Friday, January 20, 2006


Nagyvárad Gyógyszertár (Pharmacy), and whatever parts of the Hungarian government which regulate pharmacies

As requested, we've got yet another candidate for this blog. This listing is a couple of weeks late, as the incident took place over the Holidays, but better late than never.

I had to get a prescription filled on a holiday in the afternoon and went to the nearest duty pharmacy, which was:

Nagyvárad Gyógyszertár
1091 Budapest, IX. kerület, Üllői út 121.

According to weborvos, it has duty for that district:

2004. októberétől 2005. márciusig ügyelő patikák:

Nagyvárad Gyógyszertár
1091. Üllői út. 121.

Regardless, it was the closest open one at hand.

So, I head off to it only to find a long line of people standing in the freezing rain (no exaggeration) handing in their prescriptions through a tiny window to the pharmacist. The pharmacist would then relay the order to her assistant who would find the desired medicament, ring it up and bring it to the window for payment.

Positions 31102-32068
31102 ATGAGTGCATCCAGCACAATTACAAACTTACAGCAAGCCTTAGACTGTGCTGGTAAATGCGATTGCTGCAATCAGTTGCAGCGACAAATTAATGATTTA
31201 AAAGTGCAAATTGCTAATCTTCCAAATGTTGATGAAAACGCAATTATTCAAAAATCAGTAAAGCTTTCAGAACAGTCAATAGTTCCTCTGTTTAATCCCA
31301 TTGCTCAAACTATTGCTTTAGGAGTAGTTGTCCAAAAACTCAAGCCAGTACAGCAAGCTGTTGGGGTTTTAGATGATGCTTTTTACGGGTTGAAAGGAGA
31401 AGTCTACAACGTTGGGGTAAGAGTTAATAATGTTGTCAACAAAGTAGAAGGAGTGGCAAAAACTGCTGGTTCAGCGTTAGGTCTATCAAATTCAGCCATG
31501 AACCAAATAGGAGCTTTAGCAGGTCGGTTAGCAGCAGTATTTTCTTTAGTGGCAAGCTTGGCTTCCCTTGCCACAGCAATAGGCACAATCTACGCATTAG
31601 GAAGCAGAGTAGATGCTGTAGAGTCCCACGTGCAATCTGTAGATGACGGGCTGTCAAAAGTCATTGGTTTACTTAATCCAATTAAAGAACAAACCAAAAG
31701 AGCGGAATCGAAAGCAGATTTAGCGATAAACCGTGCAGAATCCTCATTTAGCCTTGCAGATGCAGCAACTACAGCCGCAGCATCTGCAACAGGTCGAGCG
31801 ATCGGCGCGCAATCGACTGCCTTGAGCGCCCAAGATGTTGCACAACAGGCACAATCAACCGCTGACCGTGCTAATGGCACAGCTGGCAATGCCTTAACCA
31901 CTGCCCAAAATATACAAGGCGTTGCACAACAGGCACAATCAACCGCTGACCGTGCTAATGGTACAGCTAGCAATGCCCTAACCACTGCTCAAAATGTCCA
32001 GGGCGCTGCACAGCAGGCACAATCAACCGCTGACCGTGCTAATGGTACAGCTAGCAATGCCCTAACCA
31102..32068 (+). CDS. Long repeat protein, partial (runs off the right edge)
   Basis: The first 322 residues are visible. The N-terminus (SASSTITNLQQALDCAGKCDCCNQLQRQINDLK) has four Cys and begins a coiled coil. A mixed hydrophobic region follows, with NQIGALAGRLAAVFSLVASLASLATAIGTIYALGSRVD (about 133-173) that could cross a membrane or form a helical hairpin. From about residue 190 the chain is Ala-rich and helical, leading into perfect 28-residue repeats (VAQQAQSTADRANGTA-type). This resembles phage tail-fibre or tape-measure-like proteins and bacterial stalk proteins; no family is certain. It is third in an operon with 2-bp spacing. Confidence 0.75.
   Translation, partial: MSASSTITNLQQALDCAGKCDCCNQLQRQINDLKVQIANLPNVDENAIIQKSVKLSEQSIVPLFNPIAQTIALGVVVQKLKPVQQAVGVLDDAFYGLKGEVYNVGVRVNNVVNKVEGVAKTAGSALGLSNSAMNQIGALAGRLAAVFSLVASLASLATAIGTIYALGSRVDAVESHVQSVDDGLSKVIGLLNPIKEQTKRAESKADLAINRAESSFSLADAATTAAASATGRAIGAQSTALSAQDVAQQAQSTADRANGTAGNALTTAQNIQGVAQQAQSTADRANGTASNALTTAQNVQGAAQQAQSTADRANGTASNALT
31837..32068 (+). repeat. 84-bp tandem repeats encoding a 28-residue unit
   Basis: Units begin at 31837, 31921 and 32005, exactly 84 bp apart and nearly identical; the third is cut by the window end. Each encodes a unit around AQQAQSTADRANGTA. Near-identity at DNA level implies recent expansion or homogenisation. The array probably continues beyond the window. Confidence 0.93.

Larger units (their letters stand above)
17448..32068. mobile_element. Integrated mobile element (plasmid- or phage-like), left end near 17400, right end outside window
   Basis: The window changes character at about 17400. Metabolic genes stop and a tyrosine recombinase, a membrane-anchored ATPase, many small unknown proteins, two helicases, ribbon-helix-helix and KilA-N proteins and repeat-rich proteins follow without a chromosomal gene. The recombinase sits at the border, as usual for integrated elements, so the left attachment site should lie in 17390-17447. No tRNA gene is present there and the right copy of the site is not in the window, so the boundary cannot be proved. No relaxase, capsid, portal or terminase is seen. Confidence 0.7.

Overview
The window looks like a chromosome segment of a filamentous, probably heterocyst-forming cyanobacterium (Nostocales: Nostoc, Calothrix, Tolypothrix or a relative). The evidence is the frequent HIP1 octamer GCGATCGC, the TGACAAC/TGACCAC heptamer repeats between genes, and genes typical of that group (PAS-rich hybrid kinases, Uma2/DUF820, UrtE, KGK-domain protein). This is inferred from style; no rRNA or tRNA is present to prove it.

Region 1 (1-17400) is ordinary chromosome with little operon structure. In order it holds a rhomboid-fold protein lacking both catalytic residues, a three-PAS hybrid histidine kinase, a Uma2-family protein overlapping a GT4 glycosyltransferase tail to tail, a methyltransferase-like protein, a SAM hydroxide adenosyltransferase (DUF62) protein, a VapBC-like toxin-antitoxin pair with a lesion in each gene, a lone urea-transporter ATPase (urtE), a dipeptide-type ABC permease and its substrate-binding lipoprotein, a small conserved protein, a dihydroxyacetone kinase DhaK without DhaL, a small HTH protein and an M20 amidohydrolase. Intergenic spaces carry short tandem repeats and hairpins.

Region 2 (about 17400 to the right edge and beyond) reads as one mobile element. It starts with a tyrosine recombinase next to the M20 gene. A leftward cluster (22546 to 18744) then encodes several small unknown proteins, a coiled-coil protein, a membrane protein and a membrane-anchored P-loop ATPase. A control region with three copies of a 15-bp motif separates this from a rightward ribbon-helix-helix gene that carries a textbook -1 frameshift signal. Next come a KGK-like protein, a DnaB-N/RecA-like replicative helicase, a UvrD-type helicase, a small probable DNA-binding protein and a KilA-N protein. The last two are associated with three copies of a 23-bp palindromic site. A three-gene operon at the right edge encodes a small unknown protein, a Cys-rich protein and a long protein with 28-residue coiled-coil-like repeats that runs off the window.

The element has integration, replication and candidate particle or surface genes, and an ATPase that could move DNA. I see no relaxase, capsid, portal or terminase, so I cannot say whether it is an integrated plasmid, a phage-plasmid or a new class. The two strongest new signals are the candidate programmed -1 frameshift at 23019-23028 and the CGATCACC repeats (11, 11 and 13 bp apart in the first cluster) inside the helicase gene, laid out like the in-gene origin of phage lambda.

Under cold weather conditions, let me tell you, this is inconvenient as hell. You are literally out in the cold, dark freezing rain.

Ok, but at least you get your prescription, right?

Nope, not in my case.

The pharmacist looks at the prescription and says: "I'm sorry, but the earliest I can fill this is tomorrow."

Me (jaw dropping): "What?"

Pharmacist: "I just don't have time to mix it."

Me: "I'm sorry, but I can't get it filled anywhere else. You've got a monopoly on medicaments at the moment."

Pharmacist (to next person in line): "I don't have time. Next person, please."

Me (stunned).

As I'm to understand it, one cannot just open a pharmacy wherever one wants. In addition to getting a doctorate in pharmacy, one needs to negotiate with the government to get a permit to open a pharmacy.

So, because of their monopoly grip on the retail pharmaceutical market, the average consumer is left out in the cold without any service whatsoever.

Lesson to be learned: In Hungary, get your medicaments ahead of time.

Experiences like this make me appreciate the super drugstores found in North America. The medical assistant will call ahead to the 24 hour pharmacy, which will have your prescription waiting for you. Oh, yeah, it is not cold and dark inside either.

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